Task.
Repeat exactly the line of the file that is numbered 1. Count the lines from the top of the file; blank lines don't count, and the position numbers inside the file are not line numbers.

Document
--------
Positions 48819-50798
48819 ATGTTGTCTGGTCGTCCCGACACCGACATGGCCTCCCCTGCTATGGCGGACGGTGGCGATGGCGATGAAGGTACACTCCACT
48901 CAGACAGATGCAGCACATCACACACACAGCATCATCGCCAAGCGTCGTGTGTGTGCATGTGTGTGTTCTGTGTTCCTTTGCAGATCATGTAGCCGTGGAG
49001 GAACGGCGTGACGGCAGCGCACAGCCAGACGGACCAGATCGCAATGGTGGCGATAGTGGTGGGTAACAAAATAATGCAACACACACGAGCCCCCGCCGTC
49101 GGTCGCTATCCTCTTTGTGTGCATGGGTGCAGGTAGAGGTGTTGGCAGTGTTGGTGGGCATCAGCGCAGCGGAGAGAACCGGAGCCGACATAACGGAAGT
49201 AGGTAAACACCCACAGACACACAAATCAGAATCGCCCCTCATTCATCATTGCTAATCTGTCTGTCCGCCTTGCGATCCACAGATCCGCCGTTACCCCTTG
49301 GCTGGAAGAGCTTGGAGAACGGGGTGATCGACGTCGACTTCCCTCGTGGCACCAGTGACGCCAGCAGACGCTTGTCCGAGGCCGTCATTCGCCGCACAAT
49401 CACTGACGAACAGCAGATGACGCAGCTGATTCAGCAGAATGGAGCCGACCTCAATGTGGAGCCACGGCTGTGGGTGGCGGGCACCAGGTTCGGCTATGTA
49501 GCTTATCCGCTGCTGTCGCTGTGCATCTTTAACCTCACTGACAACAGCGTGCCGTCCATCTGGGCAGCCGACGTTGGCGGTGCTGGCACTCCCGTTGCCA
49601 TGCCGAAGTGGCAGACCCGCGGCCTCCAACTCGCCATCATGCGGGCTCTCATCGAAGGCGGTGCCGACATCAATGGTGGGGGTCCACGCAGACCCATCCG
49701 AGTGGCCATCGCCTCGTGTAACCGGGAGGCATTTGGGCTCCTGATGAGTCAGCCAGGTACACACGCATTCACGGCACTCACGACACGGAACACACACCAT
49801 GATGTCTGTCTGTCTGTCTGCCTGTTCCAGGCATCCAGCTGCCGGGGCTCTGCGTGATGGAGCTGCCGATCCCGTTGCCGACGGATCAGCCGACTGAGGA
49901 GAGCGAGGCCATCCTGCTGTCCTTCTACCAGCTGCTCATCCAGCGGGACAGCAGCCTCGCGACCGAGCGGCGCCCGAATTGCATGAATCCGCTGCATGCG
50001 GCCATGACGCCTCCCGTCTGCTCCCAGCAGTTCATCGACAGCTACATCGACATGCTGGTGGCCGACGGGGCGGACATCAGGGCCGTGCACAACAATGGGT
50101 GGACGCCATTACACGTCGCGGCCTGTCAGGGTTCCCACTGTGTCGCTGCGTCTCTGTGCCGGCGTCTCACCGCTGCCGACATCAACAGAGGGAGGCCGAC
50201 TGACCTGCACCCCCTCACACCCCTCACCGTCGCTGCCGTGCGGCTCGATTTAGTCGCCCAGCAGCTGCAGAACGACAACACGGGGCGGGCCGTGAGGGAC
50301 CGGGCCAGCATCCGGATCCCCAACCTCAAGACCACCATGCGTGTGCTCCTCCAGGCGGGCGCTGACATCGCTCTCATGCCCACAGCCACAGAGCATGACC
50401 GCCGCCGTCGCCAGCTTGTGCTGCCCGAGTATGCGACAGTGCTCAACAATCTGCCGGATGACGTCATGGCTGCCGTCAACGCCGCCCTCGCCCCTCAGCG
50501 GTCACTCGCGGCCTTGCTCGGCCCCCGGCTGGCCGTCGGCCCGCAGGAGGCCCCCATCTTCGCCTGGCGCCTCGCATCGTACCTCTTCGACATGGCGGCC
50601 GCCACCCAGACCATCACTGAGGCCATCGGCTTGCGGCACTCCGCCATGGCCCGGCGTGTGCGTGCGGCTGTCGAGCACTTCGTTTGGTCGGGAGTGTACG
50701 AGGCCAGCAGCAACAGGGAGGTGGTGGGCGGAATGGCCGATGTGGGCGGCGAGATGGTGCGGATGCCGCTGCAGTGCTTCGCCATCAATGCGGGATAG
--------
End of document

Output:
Positions 48819-50798